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Do you know what’s growing on your kitchen towel?

12 June 2018

Several factors - including diet, family size and usage - influence the growth of pathogens on kitchen towels, the scientists said in a statement.

The BBC also reported lead author Dr Susheela Biranjia-Hurdoyal as saying: "The data indicated that unhygienic practices while handling non-vegetarian food could be common in the kitchen". Out of 100 towels collected for the study, the researchers found that 49 percent contained bacterial growth and the figure increased in the families that had more of members, presence of kids and increasing family size. They discovered that the E. coli virus was more likely to be present in the towels used for multiple tasks in the kitchen like cleaning the surfaces, drying out the hands and wiping the utensils.

"Kitchen towels won't necessarily make you sick", he said, "but they are a reservoir for these organisms that can sometimes be problematic".

S. aureus was more prevalent in families of lower socioeconomic status and those with children.

Can kitchen towels cause food poisoning or illnesses?

A new study explored the kind of bacteria likely to reside in our kitchen towels.

Half of tea towels analysed contained bacteria, with big families and meat eaters facing increased danger. Thanks in part to how often they are reused, they are often filth-encrusted sheets infested with bacteria, meaning that they're putting you - an innocent kitchen-dweller - at an elevated risk of food poisoning. It claims that the clothes, tea-towels, dish-wash sponges and the oven gloves should regularly be washed to maintain hygiene. Of these contaminated towels, 37 per cent grew the enterococcus bacteria (which can cause a variety of infections), while 14 per cent grew the staphylococcus bacteria (a type of germ found on the skin). The risk of having coliforms (Escherichia coli) was higher from humid towels than the dried ones, from multipurpose towels than single-use ones and from families on non-vegetarian diets.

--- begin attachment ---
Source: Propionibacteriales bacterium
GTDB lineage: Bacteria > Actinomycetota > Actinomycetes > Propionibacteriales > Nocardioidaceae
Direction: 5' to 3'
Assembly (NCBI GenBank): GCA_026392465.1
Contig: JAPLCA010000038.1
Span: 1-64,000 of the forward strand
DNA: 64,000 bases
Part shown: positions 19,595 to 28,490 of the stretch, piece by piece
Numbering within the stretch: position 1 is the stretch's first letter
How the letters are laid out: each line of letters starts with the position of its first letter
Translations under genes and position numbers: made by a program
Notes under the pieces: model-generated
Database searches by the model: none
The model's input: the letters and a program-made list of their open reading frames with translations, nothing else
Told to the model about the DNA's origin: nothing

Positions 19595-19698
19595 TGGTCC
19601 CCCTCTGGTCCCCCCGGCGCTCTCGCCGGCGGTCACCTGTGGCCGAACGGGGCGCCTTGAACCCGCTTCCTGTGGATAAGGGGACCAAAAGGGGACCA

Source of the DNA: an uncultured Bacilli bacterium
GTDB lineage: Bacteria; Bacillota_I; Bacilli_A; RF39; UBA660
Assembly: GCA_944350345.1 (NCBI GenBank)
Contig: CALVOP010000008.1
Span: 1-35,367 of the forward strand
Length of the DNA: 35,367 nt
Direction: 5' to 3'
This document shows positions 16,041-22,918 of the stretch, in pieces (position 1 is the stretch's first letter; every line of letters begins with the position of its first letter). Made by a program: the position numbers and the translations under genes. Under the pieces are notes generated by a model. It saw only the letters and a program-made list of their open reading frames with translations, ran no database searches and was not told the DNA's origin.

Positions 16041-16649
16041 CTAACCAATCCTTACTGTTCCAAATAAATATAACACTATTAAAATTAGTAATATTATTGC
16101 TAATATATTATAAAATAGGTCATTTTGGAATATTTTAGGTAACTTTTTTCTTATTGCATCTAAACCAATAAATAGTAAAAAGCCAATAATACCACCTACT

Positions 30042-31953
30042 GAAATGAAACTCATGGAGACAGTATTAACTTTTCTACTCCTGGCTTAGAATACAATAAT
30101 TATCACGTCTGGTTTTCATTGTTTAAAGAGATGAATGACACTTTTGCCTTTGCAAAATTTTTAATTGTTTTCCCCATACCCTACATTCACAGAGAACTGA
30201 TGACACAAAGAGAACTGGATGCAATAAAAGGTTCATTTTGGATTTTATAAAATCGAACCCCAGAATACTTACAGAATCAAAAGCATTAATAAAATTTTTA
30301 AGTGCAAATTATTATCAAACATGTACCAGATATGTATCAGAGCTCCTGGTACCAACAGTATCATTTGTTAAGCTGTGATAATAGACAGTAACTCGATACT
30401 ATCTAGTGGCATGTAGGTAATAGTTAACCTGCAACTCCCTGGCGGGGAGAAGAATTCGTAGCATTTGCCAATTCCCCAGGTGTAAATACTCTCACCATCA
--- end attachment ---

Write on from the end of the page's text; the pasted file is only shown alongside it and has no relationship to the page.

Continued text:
"However, even when provided with disposable single-use paper towels, participants were still observed using these in a way that led to additional contamination of contact surfaces", he noted.

Wash your hands. USDA suggest washing hands with soap and warm water for 20 seconds, whether it's before you cook or after handling raw meat and its packaging.

The experts have recommended that these towels and other regular use cloths in the kitchen should be replaced daily on days of cooking.

"Humid towels and multipurpose usage of kitchen towels should be discouraged", Dr. Biranjia-Hurdoyal said.

Do you know what’s growing on your kitchen towel?